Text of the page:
ECU Honors College on the Horizon
By Karen Shugart
An East Carolina University Honors College could enroll students as soon as fall 2012.
That’s an optimistic projection, but administrators are certain of the ultimate goal: the creation of a robust honors college that will raise ECU’s national profile and expand opportunities for top-notch students and faculty.
The push to create a full-fledged college reflects a trend among honors programs across the country and mirrors Chancellor Steve Ballard’s retention and enrollment goals, said Marilyn Sheerer, provost and senior vice chancellor for academic and student affairs.
“If you get an honors college that’s really good, you change the expectations of classes in general,” Sheerer said. “You build on the academic culture. Just as we’re changing the culture here at ECU more in the direction of research, we’re trying to change the culture in terms of upping the academic expectations.”
Last February, Sheerer created a task force that outlined a three-year plan to transform the existing honors program into a college. Sheerer hopes this spring to begin a national search for a dean this spring after the Chancellor approves a funding plan. A task force led by Marsha Ironsmith, associate professor of psychology, is working on that proposal.
“This is a great opportunity for us to do something that’s exclusively for undergraduate students and that will greatly benefit the university as a whole,” Ironsmith said.
ECU has long had an honors program that gave students access to more challenging classes and research opportunities. In the mid-1960s, the university began offering seminars for students by request. A two-year honors program was created in 1978. Fifteen years later, the program grew to four years.
Today, about 900 students are enrolled. Entering freshman are eligible if they have a minimum 1200 on the SAT and a grade-point average of at least 3.5. Current ECU students may be admitted with a GPA of 3.3 or higher, while transfer students from community colleges must have a 3.5.
This is not the first time the university has considered developing an honors college. The Faculty Senate in 1996 authorized, and the chancellor approved, the establishment of a residential honors college. The program never attained college status, however, and later was renamed the University Honors Program.
A third-party review of ECU’s honors college in April 2008 recommended the university create an honors college and noted the program needed more resources.
“The advantage it has is that the college is run by a dean and the dean is on the council of deans and, as a result, would have greater clout [and] more ability, I think, to compete for funding with the other programs,” Ironsmith said. “And it heightens visibility to the public. It gives us sort of a different strategy for marketing the program to parents and students.”
A college also would provide avenues to top-flight students while continuing to provide eastern North Carolina residents, including first-generation college students, with access to a university education, Sheerer said.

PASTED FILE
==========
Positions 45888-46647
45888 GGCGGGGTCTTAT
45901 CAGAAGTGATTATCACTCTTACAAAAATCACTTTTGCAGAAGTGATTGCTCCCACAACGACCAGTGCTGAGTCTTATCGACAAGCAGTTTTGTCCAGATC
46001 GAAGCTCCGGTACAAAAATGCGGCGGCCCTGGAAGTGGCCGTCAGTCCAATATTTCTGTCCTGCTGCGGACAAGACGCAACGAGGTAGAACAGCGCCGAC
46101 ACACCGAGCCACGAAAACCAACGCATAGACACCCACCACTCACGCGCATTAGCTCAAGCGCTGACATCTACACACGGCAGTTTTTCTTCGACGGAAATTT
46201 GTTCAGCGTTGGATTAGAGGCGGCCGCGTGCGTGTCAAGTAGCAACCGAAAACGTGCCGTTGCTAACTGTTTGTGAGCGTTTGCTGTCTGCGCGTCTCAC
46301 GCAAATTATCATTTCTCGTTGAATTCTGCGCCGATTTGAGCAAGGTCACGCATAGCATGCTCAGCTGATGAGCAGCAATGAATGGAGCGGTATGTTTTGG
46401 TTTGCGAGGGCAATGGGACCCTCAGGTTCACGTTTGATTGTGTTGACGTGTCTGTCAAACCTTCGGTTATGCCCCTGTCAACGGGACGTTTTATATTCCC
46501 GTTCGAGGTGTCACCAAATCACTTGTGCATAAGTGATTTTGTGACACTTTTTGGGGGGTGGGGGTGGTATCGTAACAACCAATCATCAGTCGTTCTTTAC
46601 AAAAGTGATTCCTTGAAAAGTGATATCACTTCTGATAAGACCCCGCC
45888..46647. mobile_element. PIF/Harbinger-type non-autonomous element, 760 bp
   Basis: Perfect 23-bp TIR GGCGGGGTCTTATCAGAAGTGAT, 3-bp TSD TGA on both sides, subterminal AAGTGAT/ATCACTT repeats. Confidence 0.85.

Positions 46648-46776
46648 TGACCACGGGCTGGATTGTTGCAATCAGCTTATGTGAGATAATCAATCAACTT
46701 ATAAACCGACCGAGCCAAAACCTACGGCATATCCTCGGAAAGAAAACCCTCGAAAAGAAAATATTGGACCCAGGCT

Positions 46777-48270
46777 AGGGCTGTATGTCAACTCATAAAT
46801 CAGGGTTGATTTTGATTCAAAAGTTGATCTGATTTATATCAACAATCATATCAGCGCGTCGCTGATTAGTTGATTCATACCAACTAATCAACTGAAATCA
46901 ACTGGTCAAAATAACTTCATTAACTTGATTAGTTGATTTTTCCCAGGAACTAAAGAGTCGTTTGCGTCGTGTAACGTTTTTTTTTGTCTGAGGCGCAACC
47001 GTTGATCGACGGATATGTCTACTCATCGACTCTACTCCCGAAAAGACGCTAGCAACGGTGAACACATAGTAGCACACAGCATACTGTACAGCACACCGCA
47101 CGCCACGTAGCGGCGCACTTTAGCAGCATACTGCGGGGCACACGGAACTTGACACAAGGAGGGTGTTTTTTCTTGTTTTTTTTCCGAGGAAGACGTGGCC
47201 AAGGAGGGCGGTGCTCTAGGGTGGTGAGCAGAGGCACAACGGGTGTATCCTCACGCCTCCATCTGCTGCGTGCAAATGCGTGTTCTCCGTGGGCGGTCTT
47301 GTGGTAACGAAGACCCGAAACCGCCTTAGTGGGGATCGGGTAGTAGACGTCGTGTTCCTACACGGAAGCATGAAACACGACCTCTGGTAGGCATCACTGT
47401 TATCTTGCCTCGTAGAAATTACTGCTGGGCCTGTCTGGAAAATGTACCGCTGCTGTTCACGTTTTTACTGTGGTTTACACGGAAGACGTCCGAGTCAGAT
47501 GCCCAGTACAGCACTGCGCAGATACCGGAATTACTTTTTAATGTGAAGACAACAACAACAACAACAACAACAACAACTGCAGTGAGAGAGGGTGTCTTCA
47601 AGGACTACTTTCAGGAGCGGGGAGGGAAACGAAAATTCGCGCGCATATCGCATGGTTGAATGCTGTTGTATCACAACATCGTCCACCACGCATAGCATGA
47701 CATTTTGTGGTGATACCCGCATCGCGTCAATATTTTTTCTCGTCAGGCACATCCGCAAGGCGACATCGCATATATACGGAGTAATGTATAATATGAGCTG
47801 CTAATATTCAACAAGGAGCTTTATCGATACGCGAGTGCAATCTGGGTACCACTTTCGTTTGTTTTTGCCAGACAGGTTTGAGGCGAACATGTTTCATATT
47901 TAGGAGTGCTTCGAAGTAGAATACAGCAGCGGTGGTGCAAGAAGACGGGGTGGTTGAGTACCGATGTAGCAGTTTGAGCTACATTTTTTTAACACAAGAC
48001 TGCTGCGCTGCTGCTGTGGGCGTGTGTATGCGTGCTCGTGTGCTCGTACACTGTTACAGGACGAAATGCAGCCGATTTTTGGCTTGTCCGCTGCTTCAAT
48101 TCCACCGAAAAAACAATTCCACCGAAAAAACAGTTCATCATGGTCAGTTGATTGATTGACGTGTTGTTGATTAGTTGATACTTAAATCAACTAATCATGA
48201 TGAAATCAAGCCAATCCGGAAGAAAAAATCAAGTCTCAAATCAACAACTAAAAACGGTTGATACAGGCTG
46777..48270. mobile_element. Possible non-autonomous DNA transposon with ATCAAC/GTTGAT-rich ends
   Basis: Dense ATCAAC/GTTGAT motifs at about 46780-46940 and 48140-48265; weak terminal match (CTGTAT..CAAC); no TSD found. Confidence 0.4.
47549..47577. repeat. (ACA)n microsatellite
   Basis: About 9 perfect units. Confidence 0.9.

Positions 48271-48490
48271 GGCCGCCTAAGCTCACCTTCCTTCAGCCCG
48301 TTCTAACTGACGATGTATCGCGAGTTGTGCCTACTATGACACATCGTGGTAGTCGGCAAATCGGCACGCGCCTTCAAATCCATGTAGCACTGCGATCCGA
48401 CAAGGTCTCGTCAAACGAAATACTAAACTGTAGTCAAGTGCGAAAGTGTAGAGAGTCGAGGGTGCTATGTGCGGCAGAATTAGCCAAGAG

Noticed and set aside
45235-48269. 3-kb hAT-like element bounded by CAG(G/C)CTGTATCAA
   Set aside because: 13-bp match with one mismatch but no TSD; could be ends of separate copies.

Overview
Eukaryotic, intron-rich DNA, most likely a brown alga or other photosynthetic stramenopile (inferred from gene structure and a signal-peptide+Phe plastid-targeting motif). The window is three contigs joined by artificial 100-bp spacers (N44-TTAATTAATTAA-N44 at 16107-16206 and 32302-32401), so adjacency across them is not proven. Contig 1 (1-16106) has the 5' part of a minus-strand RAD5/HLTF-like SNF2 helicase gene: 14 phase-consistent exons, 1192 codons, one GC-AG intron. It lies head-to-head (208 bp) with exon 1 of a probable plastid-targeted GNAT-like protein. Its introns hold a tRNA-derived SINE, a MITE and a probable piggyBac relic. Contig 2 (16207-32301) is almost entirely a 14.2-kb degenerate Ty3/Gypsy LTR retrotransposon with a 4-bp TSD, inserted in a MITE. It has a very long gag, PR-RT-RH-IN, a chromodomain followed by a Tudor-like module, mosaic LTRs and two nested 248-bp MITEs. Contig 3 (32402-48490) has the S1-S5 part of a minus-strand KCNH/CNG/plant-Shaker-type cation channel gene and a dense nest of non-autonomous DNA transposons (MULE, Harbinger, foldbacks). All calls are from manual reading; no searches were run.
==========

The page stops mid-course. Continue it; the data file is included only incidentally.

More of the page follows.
“When we do that, everybody will win,” Sheerer said.
Creating an honors college will allow the university to compete with other in-state universities, as well as out-of-state peer institutions, that already have colleges.
“The University of South Carolina – right across the boarder – has been able to attract a lot of North Carolina students because it’s a public university but also has this really top-notch honors college,” Sheerer said.
Four universities in the UNC System have honors colleges: UNC - Charlotte, UNC -Greensboro, UNC - Pembroke and Western Carolina. All but one institution in the UNC system has an honors program.
Administrators have been focusing on ways to attract top students and keep them at ECU. Honors students have higher graduation rates. Of undergrads admitted to ECU in fall 2005, 74 percent of honors students by April 2009 had applied for graduation or had received a degree. That’s far above overall national and UNC system average four-year graduation rates.
The slow economy may actually help attract students. Many private institutions are struggling to match the aid packages they offered in past years. Add to that family budget woes, and some academically strong high school seniors who before would have chosen private schools are reconsidering public universities.
The university will be seeking funding from the private sector. Sheerer said she has already heard from some parties interested in making gifts, and she hopes to get the college named with a significant contribution. Alumni, as well as parents of honors students, may also give.
“They want ECU to be known not only for its football, not only for its social life, but for its academic pursuits,” Sheerer said. “I think there’s going to be a lot of support for it.”
Kevin Baxter, an honors program administrator at the University of Maryland, already has been hired as associate director for the Honors Program. He will be a part of executing the three-year plan.